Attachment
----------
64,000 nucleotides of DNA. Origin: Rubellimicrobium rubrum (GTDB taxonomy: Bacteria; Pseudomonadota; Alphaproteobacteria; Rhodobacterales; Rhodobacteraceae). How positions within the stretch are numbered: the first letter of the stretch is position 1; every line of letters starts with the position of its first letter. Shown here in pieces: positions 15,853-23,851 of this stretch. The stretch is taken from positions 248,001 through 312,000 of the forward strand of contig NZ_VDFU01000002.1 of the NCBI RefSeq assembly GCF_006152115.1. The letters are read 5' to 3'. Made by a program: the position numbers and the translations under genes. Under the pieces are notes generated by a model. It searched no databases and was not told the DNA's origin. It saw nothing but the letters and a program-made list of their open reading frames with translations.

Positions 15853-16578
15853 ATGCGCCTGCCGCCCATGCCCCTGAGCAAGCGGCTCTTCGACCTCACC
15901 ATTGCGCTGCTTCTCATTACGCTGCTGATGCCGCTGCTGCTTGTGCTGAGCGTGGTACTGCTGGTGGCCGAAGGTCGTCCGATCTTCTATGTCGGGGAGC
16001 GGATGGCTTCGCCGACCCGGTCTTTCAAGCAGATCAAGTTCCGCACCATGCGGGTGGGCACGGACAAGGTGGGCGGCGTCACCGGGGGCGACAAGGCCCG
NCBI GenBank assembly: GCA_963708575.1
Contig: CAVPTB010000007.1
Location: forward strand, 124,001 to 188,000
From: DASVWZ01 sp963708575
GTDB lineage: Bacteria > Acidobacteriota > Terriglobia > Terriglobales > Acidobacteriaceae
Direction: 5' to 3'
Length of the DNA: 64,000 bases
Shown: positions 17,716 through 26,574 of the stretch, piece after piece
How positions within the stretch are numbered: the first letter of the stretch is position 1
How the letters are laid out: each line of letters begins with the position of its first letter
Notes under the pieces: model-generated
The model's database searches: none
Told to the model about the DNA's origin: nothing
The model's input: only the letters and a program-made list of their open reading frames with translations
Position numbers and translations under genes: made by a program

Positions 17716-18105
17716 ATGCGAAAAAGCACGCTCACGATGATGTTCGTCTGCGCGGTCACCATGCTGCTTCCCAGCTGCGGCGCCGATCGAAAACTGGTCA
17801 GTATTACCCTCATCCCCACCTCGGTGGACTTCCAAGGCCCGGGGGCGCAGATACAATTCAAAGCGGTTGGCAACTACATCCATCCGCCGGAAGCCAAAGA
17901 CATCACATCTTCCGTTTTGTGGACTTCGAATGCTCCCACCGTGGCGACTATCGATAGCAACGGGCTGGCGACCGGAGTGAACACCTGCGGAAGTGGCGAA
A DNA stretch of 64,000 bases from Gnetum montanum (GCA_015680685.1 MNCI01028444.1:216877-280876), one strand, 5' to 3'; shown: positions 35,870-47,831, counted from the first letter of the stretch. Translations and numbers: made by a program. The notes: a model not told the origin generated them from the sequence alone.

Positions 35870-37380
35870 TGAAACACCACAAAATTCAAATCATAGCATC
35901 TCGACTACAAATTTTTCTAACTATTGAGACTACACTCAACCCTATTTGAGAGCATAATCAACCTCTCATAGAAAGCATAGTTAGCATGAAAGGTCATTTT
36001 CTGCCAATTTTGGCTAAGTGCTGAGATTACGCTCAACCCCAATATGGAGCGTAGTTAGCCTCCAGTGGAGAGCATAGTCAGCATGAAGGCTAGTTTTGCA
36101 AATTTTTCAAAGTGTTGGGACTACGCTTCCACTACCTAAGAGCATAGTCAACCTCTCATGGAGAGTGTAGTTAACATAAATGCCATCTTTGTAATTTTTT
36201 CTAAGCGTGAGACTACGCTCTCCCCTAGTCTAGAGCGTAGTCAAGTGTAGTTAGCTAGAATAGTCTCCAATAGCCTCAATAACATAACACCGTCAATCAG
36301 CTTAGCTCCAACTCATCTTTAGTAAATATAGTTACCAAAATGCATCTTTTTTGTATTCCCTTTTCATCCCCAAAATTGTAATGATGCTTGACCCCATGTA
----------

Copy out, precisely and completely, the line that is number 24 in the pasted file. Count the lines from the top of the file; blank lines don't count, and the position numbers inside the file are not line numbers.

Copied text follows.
17901 CATCACATCTTCCGTTTTGTGGACTTCGAATGCTCCCACCGTGGCGACTATCGATAGCAACGGGCTGGCGACCGGAGTGAACACCTGCGGAAGTGGCGAA